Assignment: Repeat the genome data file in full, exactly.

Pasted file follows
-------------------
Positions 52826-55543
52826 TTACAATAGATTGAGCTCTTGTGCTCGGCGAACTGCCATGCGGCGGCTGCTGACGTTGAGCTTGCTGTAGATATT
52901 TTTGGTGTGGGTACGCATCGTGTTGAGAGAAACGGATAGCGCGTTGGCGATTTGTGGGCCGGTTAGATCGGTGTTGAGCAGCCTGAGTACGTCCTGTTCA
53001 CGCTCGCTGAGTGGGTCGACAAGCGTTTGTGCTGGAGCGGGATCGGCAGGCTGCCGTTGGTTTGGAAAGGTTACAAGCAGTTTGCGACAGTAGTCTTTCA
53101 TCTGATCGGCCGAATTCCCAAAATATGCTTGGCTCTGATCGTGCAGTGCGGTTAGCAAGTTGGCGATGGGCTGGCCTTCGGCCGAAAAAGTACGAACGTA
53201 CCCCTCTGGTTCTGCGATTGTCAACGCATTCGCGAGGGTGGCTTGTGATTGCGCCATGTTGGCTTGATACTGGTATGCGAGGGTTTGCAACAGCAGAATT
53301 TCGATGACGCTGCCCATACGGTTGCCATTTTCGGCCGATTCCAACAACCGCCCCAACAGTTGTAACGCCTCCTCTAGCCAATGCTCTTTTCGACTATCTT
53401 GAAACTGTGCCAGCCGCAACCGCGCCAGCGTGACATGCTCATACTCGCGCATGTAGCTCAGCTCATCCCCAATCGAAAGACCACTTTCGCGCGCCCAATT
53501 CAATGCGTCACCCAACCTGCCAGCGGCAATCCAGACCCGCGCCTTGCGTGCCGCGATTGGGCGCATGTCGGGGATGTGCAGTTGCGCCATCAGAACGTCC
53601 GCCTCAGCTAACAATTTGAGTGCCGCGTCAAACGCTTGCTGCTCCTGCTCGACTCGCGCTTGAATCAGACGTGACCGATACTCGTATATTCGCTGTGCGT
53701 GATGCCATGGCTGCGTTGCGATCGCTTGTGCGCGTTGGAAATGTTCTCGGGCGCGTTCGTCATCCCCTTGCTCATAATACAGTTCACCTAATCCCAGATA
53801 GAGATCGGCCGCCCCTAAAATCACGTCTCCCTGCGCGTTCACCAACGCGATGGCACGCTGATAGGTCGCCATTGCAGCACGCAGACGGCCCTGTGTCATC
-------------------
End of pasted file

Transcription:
Positions 52826-55543
52826 TTACAATAGATTGAGCTCTTGTGCTCGGCGAACTGCCATGCGGCGGCTGCTGACGTTGAGCTTGCTGTAGATATT
52901 TTTGGTGTGGGTACGCATCGTGTTGAGAGAAACGGATAGCGCGTTGGCGATTTGTGGGCCGGTTAGATCGGTGTTGAGCAGCCTGAGTACGTCCTGTTCA
53001 CGCTCGCTGAGTGGGTCGACAAGCGTTTGTGCTGGAGCGGGATCGGCAGGCTGCCGTTGGTTTGGAAAGGTTACAAGCAGTTTGCGACAGTAGTCTTTCA
53101 TCTGATCGGCCGAATTCCCAAAATATGCTTGGCTCTGATCGTGCAGTGCGGTTAGCAAGTTGGCGATGGGCTGGCCTTCGGCCGAAAAAGTACGAACGTA
53201 CCCCTCTGGTTCTGCGATTGTCAACGCATTCGCGAGGGTGGCTTGTGATTGCGCCATGTTGGCTTGATACTGGTATGCGAGGGTTTGCAACAGCAGAATT
53301 TCGATGACGCTGCCCATACGGTTGCCATTTTCGGCCGATTCCAACAACCGCCCCAACAGTTGTAACGCCTCCTCTAGCCAATGCTCTTTTCGACTATCTT
53401 GAAACTGTGCCAGCCGCAACCGCGCCAGCGTGACATGCTCATACTCGCGCATGTAGCTCAGCTCATCCCCAATCGAAAGACCACTTTCGCGCGCCCAATT
53501 CAATGCGTCACCCAACCTGCCAGCGGCAATCCAGACCCGCGCCTTGCGTGCCGCGATTGGGCGCATGTCGGGGATGTGCAGTTGCGCCATCAGAACGTCC
53601 GCCTCAGCTAACAATTTGAGTGCCGCGTCAAACGCTTGCTGCTCCTGCTCGACTCGCGCTTGAATCAGACGTGACCGATACTCGTATATTCGCTGTGCGT
53701 GATGCCATGGCTGCGTTGCGATCGCTTGTGCGCGTTGGAAATGTTCTCGGGCGCGTTCGTCATCCCCTTGCTCATAATACAGTTCACCTAATCCCAGATA
53801 GAGATCGGCCGCCCCTAAAATCACGTCTCCCTGCGCGTTCACCAACGCGATGGCACGCTGATAGGTCGCCATTGCAGCACGCAGACGGCCCTGTGTCATC